BANGUI: State officials in the Central African Republic were paid their first wage for six months Monday, a small sign of normality in a country that has been paralyzed by war for over a year.
Huge lines of state employees, impatient for their first pay packets since September 2013, formed outside the major banks in the capital Bangui Monday.
“Better one month than nothing. We’re barely living,” paramedic Jean Nguelebo told AFP.
“If the government makes the effort, we may be able to get one or two more months – if the Treasury allows.”
French President Francois Hollande said that state employees’ salaries would be paid quickly via agents in other countries during a visit to Bangui on Feb. 28.
The Central African Republic has been torn apart by bloody sectarian clashes since the mostly Muslim Seleka rebels ousted President Francois Bozize in March 2013 and replaced him with their leader Michel Djotodia, who was himself forced out in January.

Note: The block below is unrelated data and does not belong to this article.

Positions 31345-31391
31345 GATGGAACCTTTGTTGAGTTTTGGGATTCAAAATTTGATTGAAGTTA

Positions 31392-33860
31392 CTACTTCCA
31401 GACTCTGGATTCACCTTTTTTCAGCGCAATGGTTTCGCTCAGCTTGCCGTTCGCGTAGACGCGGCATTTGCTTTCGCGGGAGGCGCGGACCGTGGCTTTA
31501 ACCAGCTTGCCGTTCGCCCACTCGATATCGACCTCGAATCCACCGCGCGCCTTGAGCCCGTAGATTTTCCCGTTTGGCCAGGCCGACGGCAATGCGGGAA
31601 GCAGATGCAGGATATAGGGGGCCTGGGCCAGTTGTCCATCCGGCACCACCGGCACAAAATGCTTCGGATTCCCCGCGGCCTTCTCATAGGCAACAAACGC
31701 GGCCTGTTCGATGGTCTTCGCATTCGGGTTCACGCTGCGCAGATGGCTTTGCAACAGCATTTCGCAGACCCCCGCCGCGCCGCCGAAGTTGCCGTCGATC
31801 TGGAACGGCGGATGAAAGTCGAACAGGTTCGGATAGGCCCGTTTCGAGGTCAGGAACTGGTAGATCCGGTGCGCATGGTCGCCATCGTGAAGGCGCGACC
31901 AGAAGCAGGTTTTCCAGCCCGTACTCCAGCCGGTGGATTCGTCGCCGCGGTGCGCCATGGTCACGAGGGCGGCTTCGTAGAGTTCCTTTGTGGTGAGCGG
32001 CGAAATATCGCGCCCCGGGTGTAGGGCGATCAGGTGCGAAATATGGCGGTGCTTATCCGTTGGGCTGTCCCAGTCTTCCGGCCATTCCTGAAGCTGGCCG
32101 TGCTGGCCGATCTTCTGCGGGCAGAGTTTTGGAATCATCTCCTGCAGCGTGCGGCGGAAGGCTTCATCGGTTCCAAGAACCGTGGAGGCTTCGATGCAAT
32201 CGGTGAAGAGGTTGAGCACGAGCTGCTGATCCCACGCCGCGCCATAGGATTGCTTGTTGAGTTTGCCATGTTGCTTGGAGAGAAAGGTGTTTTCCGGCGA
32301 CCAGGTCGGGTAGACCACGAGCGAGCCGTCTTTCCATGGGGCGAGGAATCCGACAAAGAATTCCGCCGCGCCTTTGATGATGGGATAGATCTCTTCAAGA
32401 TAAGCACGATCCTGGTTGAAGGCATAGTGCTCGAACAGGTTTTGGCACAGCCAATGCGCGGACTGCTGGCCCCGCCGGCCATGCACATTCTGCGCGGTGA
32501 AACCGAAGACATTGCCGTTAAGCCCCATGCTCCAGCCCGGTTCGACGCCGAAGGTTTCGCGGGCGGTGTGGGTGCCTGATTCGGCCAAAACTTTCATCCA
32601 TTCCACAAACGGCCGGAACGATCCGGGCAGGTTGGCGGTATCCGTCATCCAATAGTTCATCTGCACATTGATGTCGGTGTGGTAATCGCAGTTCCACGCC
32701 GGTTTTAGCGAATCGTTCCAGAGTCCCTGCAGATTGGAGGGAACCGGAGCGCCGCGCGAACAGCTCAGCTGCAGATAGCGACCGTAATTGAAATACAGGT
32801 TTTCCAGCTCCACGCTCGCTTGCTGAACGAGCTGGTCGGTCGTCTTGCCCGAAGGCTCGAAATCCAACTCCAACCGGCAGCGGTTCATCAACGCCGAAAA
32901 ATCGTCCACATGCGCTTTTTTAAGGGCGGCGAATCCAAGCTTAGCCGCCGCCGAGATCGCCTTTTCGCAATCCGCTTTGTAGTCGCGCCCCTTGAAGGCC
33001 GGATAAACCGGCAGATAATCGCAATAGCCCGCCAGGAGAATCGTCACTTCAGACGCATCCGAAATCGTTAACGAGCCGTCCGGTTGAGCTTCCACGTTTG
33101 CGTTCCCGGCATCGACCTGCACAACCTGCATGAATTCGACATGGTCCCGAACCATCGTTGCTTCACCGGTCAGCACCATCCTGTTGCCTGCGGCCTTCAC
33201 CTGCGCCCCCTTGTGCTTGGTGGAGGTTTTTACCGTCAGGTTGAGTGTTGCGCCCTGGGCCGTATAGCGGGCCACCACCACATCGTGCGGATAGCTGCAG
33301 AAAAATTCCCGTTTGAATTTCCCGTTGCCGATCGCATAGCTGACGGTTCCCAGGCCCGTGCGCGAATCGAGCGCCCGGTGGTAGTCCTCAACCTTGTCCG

A group of U.N.-mandated investigators said Monday they would launch a probe into human rights violations in the conflict-ravaged country amid fears of genocide and ethnic cleansing.
The crisis has paralyzed the country’s administration, starting with its public finances, which has crippled the state’s ability to pay its employees.
A version of this article appeared in the print edition of The Daily Star on March 11, 2014, on page 10.